Effective immediately, Quebec bars must stop selling alcohol at midnight and all patrons must leave by 1am instead of staying open to the normal 3am. They must also limit capacity to 50% of what is indicated on their liquor permit.

Quebec Minister of Health and Social Services Christian Dubé made the announcement today alongside National Public Health Director Horacio Arruda. He pointed to the 130 new COVID-19 cases, an increase, as well as an outbreak that happened at a bar in Brossard on the South Shore of Montreal as reasoning.

The government is also asking bar owners to take down the names and phone numbers of customers who visit so Public Health can call them if someone who tested positive was in the same bar they were at the same time. This is a voluntary registry, and a seemingly ad-hoc one at that for the moment, but Dubé isn’t ruling out making an official version.

Police will be stationed in high traffic areas to make sure bars are following the new rules. Dubé said it will be easier than going into each establishment to ensure social distancing.

Both Dubé and Arruda said that this approach also serves as a reminder that despite the nice weather and deconfinement, the pandemic is not over.

UPDATE: The Quebec Government has reversed its decision to only release data weekly and will instead continue to release it on a daily basis.

Yesterday, the Quebec Government announced that it will no longer be publishing daily numbers of COVID-19 cases and deaths as it has been since the beginning of the pandemic. They will still be collecting data but only releasing it to the public on a weekly basis.

Today, at a press conference in Montreal, Quebec’s National Public Health Director Dr. Horacio Arruda assured reporters that the data will still be looked at on a daily basis and if there was urgent information that needs to be communicated, it will be. Also, if the numbers start rising, they will go back to daily updates.

Arruda also announced the deconfinement of most of the remaining sectors of the economy. Bars, amusement parks, casinos, spas, water parks and hotels can now re-open while festivals and other large events, overnight camps and combat-related sporting events cannot.

Arruda stressed that these businesses must impose social distancing restrictions, in particular the two-meter rule. He also encouraged wearing masks as much as possible and didn’t rule out reconfinement if COVID numbers spike.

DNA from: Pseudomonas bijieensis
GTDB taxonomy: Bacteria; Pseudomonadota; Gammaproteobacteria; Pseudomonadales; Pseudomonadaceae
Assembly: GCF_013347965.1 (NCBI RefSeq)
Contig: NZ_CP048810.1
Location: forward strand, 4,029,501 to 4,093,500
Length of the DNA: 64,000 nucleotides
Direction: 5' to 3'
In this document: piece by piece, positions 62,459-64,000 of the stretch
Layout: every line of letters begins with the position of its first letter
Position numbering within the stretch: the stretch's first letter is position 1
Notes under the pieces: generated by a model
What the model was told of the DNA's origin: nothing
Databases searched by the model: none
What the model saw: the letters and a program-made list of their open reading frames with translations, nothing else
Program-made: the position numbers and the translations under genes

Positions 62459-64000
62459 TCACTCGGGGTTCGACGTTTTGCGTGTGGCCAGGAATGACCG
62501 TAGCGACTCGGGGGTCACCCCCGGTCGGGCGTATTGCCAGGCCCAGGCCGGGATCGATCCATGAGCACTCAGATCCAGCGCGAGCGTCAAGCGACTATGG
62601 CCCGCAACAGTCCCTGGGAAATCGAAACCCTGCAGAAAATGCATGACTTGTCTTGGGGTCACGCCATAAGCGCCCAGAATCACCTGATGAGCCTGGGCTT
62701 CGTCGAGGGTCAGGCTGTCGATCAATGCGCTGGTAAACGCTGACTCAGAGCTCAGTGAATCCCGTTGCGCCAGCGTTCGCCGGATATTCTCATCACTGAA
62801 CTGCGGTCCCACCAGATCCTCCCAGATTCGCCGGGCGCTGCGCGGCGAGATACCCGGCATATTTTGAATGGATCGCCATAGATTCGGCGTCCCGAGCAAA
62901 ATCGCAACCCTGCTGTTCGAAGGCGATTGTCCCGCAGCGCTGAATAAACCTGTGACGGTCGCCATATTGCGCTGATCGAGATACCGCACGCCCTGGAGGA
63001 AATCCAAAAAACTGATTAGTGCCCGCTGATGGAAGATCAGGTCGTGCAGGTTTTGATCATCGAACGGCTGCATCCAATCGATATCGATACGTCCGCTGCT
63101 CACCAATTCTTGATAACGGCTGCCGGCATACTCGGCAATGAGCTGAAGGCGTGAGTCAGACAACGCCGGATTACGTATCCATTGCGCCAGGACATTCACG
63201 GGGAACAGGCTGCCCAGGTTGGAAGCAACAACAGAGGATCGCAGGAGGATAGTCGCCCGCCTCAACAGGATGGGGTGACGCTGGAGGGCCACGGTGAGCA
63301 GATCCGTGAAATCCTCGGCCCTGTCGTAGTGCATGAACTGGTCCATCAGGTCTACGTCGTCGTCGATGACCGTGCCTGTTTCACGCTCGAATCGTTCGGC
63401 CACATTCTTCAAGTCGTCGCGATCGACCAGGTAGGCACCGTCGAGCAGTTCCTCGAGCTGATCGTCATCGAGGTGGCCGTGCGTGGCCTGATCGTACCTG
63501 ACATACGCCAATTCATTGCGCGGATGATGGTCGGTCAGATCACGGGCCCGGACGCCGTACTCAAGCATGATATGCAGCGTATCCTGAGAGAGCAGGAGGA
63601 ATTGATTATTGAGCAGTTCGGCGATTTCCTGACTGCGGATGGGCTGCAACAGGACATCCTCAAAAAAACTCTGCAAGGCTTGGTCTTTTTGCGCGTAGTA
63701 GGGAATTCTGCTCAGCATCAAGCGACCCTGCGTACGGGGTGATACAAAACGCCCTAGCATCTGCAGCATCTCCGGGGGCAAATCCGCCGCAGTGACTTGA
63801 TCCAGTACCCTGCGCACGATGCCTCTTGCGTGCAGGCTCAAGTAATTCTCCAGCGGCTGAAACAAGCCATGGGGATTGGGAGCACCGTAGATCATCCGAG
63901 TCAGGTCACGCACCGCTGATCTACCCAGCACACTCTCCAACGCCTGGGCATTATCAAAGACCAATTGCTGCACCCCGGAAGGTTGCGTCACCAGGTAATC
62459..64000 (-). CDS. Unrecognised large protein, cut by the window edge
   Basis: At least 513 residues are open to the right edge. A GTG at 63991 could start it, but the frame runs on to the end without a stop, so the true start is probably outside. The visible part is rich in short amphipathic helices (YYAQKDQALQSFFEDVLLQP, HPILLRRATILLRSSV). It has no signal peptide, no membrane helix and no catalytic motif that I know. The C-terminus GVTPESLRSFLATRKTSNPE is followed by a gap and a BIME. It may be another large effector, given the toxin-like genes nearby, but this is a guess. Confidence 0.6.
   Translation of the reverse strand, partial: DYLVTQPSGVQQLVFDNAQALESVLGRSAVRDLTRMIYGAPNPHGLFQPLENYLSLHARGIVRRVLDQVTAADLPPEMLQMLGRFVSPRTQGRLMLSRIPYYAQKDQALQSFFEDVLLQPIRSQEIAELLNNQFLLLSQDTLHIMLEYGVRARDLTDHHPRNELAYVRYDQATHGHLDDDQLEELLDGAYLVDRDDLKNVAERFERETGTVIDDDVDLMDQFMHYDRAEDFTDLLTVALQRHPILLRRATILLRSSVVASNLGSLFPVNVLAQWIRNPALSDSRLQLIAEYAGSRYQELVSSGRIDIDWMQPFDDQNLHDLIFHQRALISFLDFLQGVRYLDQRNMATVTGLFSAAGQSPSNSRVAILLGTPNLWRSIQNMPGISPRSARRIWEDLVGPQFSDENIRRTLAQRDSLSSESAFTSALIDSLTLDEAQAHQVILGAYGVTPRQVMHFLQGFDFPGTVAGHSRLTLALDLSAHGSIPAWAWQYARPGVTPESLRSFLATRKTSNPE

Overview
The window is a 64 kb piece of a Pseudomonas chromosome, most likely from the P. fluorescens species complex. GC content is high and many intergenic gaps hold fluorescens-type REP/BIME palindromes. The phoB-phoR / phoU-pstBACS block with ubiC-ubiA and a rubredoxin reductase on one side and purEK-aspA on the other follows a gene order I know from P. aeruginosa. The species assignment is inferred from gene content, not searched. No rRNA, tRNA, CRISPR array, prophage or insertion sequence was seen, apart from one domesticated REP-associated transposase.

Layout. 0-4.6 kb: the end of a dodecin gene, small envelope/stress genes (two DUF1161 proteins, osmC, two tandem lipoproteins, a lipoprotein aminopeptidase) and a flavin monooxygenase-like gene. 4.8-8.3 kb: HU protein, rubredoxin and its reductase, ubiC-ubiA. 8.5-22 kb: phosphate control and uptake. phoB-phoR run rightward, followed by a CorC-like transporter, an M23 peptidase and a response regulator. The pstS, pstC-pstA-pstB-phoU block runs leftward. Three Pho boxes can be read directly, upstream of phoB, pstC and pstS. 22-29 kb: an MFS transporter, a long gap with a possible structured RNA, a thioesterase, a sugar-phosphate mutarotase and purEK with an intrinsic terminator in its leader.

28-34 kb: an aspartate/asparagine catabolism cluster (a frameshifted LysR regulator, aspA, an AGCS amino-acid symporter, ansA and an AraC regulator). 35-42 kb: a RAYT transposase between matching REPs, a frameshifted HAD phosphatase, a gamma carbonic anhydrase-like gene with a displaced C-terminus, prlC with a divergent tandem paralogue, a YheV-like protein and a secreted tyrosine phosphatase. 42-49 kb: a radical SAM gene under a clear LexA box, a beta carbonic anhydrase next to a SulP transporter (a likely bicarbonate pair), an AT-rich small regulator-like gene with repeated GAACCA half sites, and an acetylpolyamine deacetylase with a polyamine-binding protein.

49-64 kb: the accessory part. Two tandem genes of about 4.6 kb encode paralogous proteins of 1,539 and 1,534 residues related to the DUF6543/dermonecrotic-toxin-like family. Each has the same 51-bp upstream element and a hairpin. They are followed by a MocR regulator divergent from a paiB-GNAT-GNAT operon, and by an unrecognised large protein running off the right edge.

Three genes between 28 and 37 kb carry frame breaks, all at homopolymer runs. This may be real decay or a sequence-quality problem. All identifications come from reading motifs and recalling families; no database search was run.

There will undoubtedly be some changes in how some businesses operate. For example, Arruda mentioned that bar patrons will need to remain seated as much as possible and not move around, much like restaurants, so probably no dance floor either.

Quebec Premier François Legault is in Montreal today. Speaking alongside Montreal Mayor Valérie Plante, Quebec’s National Director for Public Health Horacio Arruda, Public Health Regional Director Mylène Drouin and Transport Minister François Bonnardel, he announced that Montreal-area schools won’t re-open until the fall.

Primary schools across Quebec, excluding the Greater Montreal Area, re-opened on Monday, with Montreal expected to follow on May 25th provided COVID-19 numbers were dropping on par with World Health Organization criteria for deconfinement. With over 20 000 people infected, they aren’t and Montreal has become Canada’s epicenter for the virus, so it will be late August and September before any schools re-open here.

Pushing re-opening back a few weeks only to close them when the school year ends mid-June would have made no sense according to Legault. Daycares that don’t run on the same school year may re-open June 1, provided Coronavirus containment conditions are met.

Non-essential retail businesses not located in malls or in malls with a separate street entrance in Montreal could possibly re-open on May 25th as planned. That date may, of course, be pushed back.

When they do re-open, though, there will inevitably be more people using public transit. Legault announced that Quebec will assist Montreal in providing masks for commuters, which Plante welcomed.

The Premier and his colleagues have been recommending people wear face coverings whenever they leave their home for a few days now, and in particular when they ride public transit. While they won’t rule out making masks mandatory on transit at some point in the future, we’re not there yet.